Old Father Time glares at Hewitt as Federer marches on oblivious

Lleyton Hewitt is only six months older than Roger Federer, but when they met on Centre Court yesterday it felt like a meeting of the generations. Hewitt was the last player to win the Wimbledon title before the London Borough of Merton was turned into a Swiss canton, but his 2002 victory felt a lifetime away as Federer won 7-6, 6-2, 6-4 to become the first man through to the quarter-finals.

This was the world No 1's 63rd consecutive win on grass and his 12th successive victory over Hewitt. The five-times champion has yet to drop a set at this year's tournament and now faces Mario Ancic, the last player to beat him on these courts, in Hewitt's championship year. Poor Lleyton.

There is no grittier competitor who hates losing more than the 27-year-old Australian, but by the end of this one hour 49-minute contest he was offering as much threat to Federer as a koala bear with a hangover. Hewitt has been plagued by injuries over the last three years and the latest, a hip problem, might leave him wondering how much longer he has left in the game. From the start of the third set Hewitt was clearly in discomfort.

The pity of it was that for 12 games Hewitt, moving freely, had matched Federer shot for shot in a classy demonstration of grass-court tennis. Some of the rallies were a delight, with both players striving to gain an advantage through the variety of their shots before going to the net for the kill.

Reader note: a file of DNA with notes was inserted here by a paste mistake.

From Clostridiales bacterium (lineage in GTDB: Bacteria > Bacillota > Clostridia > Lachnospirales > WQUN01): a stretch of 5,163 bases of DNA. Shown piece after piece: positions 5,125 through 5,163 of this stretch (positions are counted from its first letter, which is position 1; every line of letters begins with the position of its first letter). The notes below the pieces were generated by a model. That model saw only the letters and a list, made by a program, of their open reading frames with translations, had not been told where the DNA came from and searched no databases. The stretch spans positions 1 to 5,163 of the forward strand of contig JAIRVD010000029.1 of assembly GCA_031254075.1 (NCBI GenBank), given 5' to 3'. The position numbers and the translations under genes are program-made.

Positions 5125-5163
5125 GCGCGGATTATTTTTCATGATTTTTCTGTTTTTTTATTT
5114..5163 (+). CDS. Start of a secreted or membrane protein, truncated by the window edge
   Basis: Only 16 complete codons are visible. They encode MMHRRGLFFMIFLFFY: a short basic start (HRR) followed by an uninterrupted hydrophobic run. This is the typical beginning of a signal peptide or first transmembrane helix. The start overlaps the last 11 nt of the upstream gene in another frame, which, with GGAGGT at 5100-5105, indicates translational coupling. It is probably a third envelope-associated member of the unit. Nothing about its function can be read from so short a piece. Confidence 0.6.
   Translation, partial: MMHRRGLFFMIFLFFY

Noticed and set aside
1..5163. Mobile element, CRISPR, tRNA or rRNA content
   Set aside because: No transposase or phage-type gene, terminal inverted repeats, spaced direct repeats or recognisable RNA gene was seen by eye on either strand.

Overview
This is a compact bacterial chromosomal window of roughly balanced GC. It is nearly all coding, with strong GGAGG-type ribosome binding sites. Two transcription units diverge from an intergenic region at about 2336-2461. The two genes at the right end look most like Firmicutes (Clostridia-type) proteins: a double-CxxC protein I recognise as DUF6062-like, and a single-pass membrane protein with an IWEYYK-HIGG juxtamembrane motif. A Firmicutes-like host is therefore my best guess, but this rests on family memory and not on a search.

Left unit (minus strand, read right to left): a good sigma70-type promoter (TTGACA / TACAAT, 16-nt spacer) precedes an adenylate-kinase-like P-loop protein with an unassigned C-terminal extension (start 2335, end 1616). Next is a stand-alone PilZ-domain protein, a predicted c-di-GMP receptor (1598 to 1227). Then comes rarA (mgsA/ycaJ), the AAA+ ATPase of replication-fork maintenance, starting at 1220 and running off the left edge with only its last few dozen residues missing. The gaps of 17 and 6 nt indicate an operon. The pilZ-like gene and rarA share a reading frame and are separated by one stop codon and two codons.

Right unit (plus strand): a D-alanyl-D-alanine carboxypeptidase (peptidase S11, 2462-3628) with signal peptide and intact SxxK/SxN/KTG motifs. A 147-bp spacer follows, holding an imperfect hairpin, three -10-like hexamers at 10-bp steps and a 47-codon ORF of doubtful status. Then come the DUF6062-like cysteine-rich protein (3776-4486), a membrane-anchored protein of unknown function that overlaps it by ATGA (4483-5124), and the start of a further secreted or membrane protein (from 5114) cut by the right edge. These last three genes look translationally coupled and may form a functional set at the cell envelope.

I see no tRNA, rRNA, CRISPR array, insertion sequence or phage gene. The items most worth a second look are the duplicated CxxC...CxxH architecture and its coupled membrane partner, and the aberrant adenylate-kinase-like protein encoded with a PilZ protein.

However, Hewitt never got the measure of Federer's serve. Because he does not bludgeon the ball with the power of a Roddick, the world No 1's serve can be under-rated, but what he lacks in brute force he more than makes up for with disguise, artistry and precision. Federer hit 21 aces. His length was impeccable and Hewitt rarely got to grips with his kick serves, which he often had to play at shoulder height. Hewitt had eight break points but failed to convert any of them.

If most of the first set was a feast, the tie-break was a dog's dinner. Federer won it 9-7 but only by dint of making fewer errors.

The Swiss immediately drove home his advantage, winning the first four games of the second set and going on to take the third with another early break. "I felt like I served well, especially when I had to," Federer said afterwards. Hewitt did not sound optimistic about the future. He is a player who needs to build his momentum through playing plenty of matches, but he said the hip injury had not been getting better and he had given little thought to the Olympics or US Open.

As for future Wimbledons, all Hewitt could offer was the "hope" that he would be back next year. By then there will be a further reason why he might consider his future. His wife, Bec Cartwright, the soap actress , who was watching from the sidelines, is expecting their second child.

PROMOTED VIDEO
Caption competition
Caption competition
Latest stories from i100
Have you tried new the Independent Digital Edition apps?
Daily Quiz
Independent Dating
and  

By clicking 'Search' you
are agreeing to our
Terms of Use.

Isis hostage crisis: The prisoner swap has only one purpose for the militants - recognition its Islamic State exists and that foreign nations acknowledge its power

Isis hostage crisis